The first available written account of what much later will be dubbed the "Bohlen-Pierce scale", or BP, are 24 numbered pages of untitled, pencil-written notes in German. They are not dated, but the context indicates that they precede Heinz Bohlen's manuscript "Die Bildungsgesetze des 12-stufigen Tonsystems und ihre Anwendung auf einen Sonderfall" from July 1972 by a time interval sufficient to read and at least partly digest Hermann Grabner's "Allgemeine Musiklehre". Thus it seems justified to date them roughly into spring 1972. The notes don't carry any references to their author either, but they are clearly in Bohlen's handwriting. Their general appearance is that of typical "engineering notes", jotted down to archive thoughts and investigation results rather than to publish them.
The original manuscript is now archived at Huygens-Fokker Foundation (Stichting Huygens-Fokker), Amsterdam.
In the beginning, a clear logical sequence of the issues discussed is not discernible, just a collection of loosely related statements. That changes later. The first page is a typical example of the bone-dry style in which the notes are written.
Nothing betrays the excitement of the author nor the surprising outcome of the investigation. There is no introduction, no hint at what he is venturing for. The following is a free translation:
The impression of a pleasant natural sound is conveyed by all sequences of pure tones (sine waves) which are based on the principle of simple exponential functions:
where f0 is the frequency of the fundamental tone of the sequence, fn is the frequency of the nth tone, n is its order, s the total number of tone steps in the sequence, and K the base.
Adhering to this function simultaneously creates a suitable (tempered) tuning mode for keyboard instruments.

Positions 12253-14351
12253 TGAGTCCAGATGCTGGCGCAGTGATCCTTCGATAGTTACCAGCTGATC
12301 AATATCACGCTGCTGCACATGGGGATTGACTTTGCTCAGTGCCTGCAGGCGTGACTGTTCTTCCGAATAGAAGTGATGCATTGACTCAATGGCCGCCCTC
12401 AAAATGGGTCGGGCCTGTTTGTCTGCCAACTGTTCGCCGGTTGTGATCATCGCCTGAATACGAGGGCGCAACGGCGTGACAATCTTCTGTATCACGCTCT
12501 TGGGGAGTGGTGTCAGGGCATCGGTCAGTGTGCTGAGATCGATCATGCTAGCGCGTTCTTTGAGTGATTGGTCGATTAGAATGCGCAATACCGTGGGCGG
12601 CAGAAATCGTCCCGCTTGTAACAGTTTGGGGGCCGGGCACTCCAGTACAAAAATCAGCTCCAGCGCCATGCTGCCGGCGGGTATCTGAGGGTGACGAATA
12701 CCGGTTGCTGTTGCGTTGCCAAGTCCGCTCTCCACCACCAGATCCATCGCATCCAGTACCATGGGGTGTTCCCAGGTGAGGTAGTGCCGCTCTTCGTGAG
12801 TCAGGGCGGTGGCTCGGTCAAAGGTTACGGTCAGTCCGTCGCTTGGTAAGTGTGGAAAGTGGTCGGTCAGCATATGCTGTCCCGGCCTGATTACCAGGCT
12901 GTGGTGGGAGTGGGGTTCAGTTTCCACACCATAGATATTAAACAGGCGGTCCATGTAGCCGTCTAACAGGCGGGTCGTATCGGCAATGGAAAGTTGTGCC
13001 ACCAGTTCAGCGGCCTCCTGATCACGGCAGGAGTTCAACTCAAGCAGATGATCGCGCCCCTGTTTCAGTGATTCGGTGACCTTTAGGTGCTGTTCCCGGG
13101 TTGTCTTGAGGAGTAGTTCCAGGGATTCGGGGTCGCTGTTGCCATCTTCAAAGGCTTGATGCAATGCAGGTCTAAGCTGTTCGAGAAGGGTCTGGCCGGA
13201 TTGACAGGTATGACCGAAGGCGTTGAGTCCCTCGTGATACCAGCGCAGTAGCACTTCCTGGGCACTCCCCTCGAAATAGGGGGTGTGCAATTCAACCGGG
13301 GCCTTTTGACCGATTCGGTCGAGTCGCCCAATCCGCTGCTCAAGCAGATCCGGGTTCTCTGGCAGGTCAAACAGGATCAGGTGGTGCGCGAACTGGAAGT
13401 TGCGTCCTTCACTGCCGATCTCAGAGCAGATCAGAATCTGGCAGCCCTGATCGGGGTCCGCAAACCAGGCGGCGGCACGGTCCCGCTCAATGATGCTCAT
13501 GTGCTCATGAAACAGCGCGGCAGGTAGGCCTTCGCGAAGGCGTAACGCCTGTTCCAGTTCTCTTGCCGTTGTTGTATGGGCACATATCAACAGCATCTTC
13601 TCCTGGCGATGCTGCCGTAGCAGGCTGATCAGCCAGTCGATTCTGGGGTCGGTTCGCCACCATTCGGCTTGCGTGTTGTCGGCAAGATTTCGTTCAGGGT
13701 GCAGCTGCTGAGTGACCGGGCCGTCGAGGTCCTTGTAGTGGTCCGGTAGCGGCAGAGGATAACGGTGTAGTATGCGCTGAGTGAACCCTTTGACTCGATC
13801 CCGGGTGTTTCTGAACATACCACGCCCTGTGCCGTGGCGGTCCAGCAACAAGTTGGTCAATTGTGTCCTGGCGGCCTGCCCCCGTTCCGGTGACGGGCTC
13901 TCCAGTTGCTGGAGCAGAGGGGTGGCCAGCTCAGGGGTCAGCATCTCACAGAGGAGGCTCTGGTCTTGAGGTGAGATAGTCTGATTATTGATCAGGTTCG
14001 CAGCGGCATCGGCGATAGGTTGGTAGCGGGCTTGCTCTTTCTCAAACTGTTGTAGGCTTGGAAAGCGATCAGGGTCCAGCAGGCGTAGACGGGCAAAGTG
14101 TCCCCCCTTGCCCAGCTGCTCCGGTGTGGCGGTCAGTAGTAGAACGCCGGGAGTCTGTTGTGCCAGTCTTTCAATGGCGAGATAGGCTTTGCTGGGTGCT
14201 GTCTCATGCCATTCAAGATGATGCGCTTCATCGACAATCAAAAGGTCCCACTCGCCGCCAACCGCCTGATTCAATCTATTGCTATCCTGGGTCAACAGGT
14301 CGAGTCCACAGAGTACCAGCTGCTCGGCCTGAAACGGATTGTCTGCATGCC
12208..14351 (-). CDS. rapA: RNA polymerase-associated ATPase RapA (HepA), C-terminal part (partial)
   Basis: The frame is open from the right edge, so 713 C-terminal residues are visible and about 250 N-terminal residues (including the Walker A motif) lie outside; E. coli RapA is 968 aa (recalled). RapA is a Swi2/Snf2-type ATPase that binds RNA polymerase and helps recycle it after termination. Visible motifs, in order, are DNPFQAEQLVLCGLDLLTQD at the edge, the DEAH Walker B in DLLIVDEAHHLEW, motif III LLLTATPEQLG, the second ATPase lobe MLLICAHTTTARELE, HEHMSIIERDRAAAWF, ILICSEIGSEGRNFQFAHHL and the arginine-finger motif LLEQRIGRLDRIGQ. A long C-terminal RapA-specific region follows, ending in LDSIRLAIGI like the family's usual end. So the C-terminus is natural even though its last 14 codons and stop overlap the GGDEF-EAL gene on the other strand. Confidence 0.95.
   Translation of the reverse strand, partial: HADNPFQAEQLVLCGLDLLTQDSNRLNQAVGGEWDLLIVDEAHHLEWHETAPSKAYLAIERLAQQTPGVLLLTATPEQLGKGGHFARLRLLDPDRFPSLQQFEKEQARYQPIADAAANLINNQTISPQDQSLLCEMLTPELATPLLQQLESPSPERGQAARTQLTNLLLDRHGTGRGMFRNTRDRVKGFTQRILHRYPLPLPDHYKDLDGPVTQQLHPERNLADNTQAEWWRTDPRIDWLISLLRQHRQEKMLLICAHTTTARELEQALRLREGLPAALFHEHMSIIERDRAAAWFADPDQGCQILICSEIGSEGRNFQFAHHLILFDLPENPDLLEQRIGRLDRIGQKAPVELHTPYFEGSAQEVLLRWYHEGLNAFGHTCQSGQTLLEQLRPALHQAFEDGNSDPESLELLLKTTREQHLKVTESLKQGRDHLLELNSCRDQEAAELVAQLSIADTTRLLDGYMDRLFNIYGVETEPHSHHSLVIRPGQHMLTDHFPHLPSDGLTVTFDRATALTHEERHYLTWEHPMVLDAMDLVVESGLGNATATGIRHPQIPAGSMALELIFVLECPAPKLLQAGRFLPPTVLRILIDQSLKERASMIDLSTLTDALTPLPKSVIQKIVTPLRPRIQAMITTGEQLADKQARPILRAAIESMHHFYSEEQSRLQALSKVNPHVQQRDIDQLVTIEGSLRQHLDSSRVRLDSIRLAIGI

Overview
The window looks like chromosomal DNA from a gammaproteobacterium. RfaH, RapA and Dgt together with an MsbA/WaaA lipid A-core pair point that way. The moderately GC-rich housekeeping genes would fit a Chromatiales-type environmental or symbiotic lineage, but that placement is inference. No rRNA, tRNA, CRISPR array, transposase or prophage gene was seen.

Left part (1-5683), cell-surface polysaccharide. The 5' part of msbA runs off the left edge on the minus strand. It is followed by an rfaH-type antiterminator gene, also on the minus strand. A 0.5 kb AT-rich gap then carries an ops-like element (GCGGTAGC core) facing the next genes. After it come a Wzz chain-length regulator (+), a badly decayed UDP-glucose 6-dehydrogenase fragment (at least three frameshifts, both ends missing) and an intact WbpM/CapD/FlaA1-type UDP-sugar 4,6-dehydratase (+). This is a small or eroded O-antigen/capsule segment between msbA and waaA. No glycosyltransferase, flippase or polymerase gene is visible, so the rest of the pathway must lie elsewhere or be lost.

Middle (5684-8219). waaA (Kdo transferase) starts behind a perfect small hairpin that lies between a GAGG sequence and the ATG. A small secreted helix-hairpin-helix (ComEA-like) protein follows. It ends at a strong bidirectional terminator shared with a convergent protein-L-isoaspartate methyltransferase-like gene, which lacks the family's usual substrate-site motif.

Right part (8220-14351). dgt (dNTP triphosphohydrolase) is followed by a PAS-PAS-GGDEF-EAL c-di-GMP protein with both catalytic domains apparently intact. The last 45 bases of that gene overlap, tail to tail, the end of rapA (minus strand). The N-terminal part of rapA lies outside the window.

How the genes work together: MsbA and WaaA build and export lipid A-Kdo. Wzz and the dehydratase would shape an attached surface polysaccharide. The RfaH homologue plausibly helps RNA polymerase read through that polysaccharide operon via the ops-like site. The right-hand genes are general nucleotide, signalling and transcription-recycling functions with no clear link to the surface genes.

Example: K = 2 (octave system) [and] s =12 [results in] fn / f0 = 2n/12, the tempered tuning of the 12-step tone system.
example: Krenek, Pentecost Oratory "Spiritus Intelligentiae,
fn/ f0 = 2n/13 with 330 Hz as "central tone".
3rd example: The Arabic scale "Saba" would, in a tempered manner, approach fn / f0 = 2.4n/30.
expression "pleasant natural sound" refers to melodic
rather than harmonic properties, obviously, but the author, not
addressing an audience here, doesn't bother to explain. He doesn't
seem to be too much blinkered by excessive knowledge of musical
science, either. However, it is questionable whether he would
have set out for his investigation if he would have been.
Anyway, he continues. Next he turns to non-linear effects, discussing harmonics (page 2) and combination tones (page 3). As an electrical engineer, he is in safe waters here. On page 4 we find something that is significant for the author's view point, developed from his investigations and own experiments with sound generators:
Beyond about 1000 Hz, the capability of the human ear (even the trained one) to clearly recognize intervals begins to falter rapidly. The ability to correlate harmonics with a fundamental ("harmonic overtone series") is therefore limited. This is naturally also valid for combination tones in the area of high frequencies, not so, however, for those at low frequencies (difference tones). The clearest recognizability is related to combination tones in close proximity of the original sound.
Nevertheless, on pages 5 and 6, the author embarks on the derivation of a scale from the harmonics, following the simple request that there shall exist identical harmonics of the fundamental tone f0 and any scale tone fx (Sound with consonant harmonics):
He arrives, after some manipulation, requiring fill-in in accordance to given examples, at the just major scale in its Ptolemaic version: 1/1, 9/8, 5/4, 4/3, 3/2, 5/3, 15/8, 2/1, criticizing:
Demand for consonant harmonics not met for second and seventh
- Process had to be cut short at 5th harmonic. The 6th harmonic would have yielded the minor third, the 7th would have lead to several unsuitable intervals.